Honestly, we must face the fact that Chavis’ magic only works with compliant students and parents. If they aren’t sufficiently compliant, they either don’t apply to the school, or they withdraw from it when they realize that what goes on there is just too much.
Automatically, the school contains a set of students and parents who are pre-dedicated to doing exactly what Chavis demands in terms of school assignments, attending school, and behaving well.
What principal wouldn't succeed under those circumstances?
The school’s approach is well known by now. Students and parents are required to commit to a behavior contract, of which there is the expectation of strict adherence. Parents and students are made aware of the specific consequences for not meeting those expectations, then the school is given full authority to act in whatever way it needs to in order to enforce the expectations.
For the students/parents who stray off course, Ben Chavis' model is to apply intense pressure on them in an attempt to force compliance, and I’m sure it works in many cases. Humiliation and fear of being humiliated can work wonders; it's a well-known torture tool.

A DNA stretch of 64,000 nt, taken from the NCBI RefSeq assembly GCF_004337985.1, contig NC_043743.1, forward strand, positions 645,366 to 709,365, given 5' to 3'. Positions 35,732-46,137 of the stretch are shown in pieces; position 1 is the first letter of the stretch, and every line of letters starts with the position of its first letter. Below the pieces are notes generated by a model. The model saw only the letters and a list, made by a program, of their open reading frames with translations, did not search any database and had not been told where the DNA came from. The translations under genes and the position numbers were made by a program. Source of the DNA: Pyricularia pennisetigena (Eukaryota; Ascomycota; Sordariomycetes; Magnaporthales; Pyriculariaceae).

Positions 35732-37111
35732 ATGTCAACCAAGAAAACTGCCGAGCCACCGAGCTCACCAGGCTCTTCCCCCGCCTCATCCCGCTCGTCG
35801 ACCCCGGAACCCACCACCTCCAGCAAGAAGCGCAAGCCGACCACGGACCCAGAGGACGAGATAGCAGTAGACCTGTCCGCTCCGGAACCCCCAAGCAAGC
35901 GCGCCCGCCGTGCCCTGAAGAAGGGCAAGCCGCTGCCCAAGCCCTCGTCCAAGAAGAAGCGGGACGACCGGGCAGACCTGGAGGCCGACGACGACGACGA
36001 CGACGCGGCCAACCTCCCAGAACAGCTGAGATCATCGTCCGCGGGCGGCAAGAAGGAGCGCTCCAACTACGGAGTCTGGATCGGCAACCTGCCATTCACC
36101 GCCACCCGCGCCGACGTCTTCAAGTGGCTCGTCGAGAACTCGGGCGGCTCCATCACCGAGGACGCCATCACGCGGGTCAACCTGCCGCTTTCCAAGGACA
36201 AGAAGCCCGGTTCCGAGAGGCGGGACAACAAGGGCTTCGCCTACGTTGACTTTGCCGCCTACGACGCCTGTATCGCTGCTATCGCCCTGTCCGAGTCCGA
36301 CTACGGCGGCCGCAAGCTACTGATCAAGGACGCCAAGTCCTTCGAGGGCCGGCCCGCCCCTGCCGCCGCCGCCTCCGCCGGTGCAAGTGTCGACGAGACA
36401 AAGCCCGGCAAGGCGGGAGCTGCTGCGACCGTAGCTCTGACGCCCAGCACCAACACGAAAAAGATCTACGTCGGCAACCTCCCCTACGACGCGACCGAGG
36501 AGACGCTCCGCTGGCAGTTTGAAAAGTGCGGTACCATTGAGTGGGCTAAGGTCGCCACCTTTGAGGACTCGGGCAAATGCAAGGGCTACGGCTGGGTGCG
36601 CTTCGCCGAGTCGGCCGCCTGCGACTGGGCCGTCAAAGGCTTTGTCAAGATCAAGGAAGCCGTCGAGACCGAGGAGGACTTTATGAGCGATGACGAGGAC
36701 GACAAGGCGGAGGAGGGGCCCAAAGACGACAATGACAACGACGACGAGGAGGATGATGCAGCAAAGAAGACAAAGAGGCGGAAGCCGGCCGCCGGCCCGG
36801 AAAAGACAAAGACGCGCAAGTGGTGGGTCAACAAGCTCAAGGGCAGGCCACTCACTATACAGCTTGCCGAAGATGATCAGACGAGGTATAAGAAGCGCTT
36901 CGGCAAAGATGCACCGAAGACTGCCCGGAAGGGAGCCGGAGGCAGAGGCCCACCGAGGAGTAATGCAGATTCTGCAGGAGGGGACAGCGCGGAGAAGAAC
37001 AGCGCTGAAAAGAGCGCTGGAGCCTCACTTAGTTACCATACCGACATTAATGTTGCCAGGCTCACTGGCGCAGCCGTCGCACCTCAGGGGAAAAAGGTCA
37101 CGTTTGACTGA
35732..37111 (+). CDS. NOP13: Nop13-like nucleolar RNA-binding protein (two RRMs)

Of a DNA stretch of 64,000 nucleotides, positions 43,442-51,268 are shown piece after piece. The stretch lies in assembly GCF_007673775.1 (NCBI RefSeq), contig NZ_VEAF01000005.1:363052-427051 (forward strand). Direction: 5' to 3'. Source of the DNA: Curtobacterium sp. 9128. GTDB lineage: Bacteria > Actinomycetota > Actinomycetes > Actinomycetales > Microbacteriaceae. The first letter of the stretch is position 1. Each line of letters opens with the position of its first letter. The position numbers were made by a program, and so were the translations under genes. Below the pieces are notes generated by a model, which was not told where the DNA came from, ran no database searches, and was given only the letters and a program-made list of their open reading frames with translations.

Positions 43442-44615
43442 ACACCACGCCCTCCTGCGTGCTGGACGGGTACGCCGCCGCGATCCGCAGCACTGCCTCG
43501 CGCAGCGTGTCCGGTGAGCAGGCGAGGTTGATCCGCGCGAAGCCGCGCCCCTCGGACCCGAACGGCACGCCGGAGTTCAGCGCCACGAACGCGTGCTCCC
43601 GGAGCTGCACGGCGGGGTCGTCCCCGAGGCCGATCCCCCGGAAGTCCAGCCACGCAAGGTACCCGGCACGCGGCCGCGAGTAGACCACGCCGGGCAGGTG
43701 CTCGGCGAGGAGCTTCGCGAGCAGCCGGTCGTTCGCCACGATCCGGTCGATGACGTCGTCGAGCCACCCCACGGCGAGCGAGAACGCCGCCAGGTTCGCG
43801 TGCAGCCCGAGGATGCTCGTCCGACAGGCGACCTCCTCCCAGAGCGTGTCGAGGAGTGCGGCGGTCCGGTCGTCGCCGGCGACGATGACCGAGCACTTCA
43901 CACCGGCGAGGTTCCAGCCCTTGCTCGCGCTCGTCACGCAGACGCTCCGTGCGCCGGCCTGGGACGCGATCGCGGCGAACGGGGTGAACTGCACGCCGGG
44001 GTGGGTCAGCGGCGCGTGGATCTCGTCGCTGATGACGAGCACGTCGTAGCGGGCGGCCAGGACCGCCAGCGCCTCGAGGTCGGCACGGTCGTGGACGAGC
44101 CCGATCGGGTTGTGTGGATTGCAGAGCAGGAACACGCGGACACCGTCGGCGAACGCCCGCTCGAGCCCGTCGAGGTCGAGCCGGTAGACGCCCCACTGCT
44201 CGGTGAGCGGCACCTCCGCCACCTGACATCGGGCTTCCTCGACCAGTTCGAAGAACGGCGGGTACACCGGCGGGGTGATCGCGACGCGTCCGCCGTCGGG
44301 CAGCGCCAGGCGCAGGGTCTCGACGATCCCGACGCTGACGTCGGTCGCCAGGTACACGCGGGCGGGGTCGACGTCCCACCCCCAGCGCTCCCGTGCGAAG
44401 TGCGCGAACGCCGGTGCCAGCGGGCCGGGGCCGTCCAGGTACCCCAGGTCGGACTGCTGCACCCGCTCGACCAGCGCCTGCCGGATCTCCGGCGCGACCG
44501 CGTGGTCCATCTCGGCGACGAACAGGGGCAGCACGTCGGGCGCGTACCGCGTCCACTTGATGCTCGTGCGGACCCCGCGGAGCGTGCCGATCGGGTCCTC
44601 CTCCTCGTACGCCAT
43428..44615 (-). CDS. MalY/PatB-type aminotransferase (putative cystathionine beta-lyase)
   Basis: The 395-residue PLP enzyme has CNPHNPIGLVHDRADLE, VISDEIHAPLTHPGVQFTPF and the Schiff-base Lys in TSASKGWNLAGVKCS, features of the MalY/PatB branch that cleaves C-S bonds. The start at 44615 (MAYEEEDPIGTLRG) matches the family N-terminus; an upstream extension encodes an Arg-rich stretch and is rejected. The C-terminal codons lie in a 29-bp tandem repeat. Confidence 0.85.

The consequences for non-compliance probably range from reasonable to intolerable, depending on one’s personal view. I personally wouldn’t mind if my children were forced to pick up garbage if they were caught littering, but I would have a huge problem if the principal dressed them down by screaming profanity in their faces.
At any rate, the pressure does become so intense at AIPCS that students and parents will withdraw from the school if they are unable or unwilling to comply. Over time, this distills the school's population into an ever-more-compliant and timid set of students and parents; a certain factor in making test scores rise.
Just think what all our schools would be like if they only contained students and families who had been whittled down to be the ones who were most compliant? This situation is probably every principal’s and teacher’s ultimate fantasy.
So the next big question for me is why doesn’t my school district give the traditional public schools some sharper teeth so they can demand and enforce compliance, too? And how much, realistically, could students and parents be actually forced to comply? I’m talking about forcing them to show up in classes on time, where they are forced to do the assigned work and behave appropriately. No excuses. What happens to the ones which don’t comply might have to be actually addressed at some point.
I will say loud and clear that many urban secondary school parents and teachers long for stronger, more consistently-followed discipline policies at their schools. For some reason, there is a lack of motivation at administrative levels, and a lack of manpower or know-how to implement the policies which exist. Rather than taking the time to become involved and pressure the schools to deal with this situation, many of the most compliant and responsible parents just flee the system to the suburbs or the charters – causing mechanical erosion of the public schools.